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Wis. & Hawaii latest marriage battlegrounds

Updated: Corrects percentage in second paragraph to 59 percent

MADISON, Wis. (BP)–Supporters of traditional marriage gained a big legal win at the Wisconsin Supreme Court June 30, although both sides in the nationwide struggle over marriage’s definition now are watching Hawaii and California, two states where the next round of political and legal battles will take place.

The Wisconsin Supreme Court unanimously ruled that the state’s constitutional marriage amendment, approved by 59 percent of voters in 2006, does not violate the state constitution’s two-subject ban. Opponents argued that because the amendment prohibited both “gay marriage” and same-sex civil unions, it was unconstitutional. But the court, in a 7-0 ruling, disagreed.

“Both sentences of the marriage amendment relate to marriage and tend to effect or carry out the same general purpose of preserving the legal status of marriage in Wisconsin as between only one man and one woman,” the court ruled.

The suit was filed by William McConkey, a University of Wisconsin-Oshkosh political science instructor. Wisconsin is among the states whose constitutions prevent amendments that are placed before voters from dealing with more than one subject. Similar lawsuits in Arizona, Florida, Georgia and Louisiana have failed. Thirty states have marriage amendments, although not all of them prohibit civil unions.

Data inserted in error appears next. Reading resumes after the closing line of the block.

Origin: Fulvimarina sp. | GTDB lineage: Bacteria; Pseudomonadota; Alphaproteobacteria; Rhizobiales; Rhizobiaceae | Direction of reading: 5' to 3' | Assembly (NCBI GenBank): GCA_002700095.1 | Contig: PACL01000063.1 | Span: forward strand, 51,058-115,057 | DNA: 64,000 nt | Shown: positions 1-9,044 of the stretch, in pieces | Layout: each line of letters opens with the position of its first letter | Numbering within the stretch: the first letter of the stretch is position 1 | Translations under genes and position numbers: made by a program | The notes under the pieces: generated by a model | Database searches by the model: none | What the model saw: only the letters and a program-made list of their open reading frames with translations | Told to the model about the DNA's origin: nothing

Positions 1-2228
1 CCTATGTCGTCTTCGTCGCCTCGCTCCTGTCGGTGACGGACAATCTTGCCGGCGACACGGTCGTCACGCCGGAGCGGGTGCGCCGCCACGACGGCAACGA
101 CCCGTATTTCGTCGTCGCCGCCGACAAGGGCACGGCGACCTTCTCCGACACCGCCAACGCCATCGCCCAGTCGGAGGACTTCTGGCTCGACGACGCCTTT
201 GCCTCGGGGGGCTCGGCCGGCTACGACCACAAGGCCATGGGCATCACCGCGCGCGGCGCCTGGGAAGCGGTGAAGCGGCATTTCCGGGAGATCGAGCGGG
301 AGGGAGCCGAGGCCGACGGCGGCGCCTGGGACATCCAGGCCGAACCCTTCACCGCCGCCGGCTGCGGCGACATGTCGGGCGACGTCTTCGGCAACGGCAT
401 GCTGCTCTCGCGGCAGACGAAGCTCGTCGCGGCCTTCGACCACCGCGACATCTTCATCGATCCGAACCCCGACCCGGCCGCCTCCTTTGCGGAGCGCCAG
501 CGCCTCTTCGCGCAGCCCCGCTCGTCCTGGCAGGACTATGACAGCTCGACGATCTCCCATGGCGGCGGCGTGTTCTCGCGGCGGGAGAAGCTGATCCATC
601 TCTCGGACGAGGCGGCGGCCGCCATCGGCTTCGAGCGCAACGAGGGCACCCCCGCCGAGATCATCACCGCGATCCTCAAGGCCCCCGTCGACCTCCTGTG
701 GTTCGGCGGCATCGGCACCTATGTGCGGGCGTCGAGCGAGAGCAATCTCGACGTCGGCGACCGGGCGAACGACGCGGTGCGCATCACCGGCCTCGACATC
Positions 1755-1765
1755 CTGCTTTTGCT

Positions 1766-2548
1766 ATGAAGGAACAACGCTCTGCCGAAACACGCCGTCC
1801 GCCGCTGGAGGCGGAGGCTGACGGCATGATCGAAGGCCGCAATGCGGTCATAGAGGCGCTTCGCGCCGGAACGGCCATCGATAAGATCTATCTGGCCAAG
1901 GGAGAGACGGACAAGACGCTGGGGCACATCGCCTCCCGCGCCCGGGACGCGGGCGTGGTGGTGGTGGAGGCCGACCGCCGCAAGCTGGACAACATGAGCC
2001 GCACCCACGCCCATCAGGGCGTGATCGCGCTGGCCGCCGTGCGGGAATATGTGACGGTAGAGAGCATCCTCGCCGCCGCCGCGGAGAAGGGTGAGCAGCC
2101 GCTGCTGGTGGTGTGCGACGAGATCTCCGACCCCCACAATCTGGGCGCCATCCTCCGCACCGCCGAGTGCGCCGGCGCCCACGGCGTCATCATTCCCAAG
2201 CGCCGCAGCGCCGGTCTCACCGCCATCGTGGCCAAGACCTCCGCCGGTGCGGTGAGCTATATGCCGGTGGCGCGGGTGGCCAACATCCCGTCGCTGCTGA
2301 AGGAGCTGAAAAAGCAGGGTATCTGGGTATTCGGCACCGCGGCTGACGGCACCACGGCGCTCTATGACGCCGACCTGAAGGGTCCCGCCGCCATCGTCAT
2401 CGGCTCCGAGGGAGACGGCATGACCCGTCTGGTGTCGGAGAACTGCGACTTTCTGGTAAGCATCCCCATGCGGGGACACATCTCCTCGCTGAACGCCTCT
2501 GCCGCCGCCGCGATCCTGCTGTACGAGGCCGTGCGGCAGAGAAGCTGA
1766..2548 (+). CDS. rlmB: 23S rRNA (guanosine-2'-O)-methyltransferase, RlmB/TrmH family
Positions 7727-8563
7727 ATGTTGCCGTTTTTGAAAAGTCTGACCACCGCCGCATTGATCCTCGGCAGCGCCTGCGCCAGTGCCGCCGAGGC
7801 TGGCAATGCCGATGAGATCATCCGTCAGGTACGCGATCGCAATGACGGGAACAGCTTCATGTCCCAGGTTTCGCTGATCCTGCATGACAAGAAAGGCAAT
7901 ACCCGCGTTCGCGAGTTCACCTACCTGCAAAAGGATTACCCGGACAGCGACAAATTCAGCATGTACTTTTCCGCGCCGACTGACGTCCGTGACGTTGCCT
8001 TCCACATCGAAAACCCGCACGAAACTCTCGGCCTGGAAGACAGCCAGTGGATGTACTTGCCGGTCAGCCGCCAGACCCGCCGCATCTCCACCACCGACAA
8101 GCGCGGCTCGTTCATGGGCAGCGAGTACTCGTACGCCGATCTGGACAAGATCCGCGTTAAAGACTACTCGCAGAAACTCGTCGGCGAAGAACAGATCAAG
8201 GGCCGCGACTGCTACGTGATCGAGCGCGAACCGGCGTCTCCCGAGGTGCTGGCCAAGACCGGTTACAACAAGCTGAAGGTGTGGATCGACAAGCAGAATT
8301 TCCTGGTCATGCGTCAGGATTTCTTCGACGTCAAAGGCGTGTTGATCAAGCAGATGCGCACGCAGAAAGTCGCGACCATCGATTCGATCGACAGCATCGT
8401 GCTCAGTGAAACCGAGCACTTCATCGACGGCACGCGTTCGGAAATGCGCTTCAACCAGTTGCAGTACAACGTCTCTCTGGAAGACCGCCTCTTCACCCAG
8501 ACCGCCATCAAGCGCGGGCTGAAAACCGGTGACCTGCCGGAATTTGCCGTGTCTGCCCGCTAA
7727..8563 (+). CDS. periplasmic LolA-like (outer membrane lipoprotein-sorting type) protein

“The lawsuit’s accusation that the marriage amendment addresses multiple subjects was just a sneaky attempt to tear down what the voters clearly wanted,” Wisconsin Family Council President Julaine K. Appling said in a statement. “The court was right to reject this baseless lawsuit. Judges and politicians should never toss aside the will of the people in order to impose a system that intentionally deprives children of a mom and dad. Which parent doesn’t matter: a mom or a dad?”

In Hawaii, Republican Gov. Linda Lingle has until Tuesday, July 6, to make her decision on a bill that would legalize civil unions in the state. She could either sign, veto or let the bill become law without her signature. The bill, H.B. 444, would grant the legal benefits of marriage to same-sex couples. Hawaii law requires the governor to provide at least 10 days notice to the legislature on bills she might veto, and H.B. 444 was on the list submitted June 21. The state senate apparently has the votes to override a veto, although the House likely is several votes short. But despite the bill being on the list, she could still sign it.

As of June 21 she had received around 20,000 letters, e-mails and phone calls, most of them opposed to the bill, according to the Associated Press.

“I can tell you that throughout this process, I’ve gone back and forth,” Lingle said.

In California, a federal judge, Vaughn Walker, is expected to issue a decision this summer in a high-profile case that — if it makes its way to the U.S. Supreme Court — could make “gay marriage” the law of the land. The lawsuit seeks to overturn California’s marriage amendment, known as Prop 8. The trial concluded in June.
Michael Foust is an assistant editor of Baptist Press.

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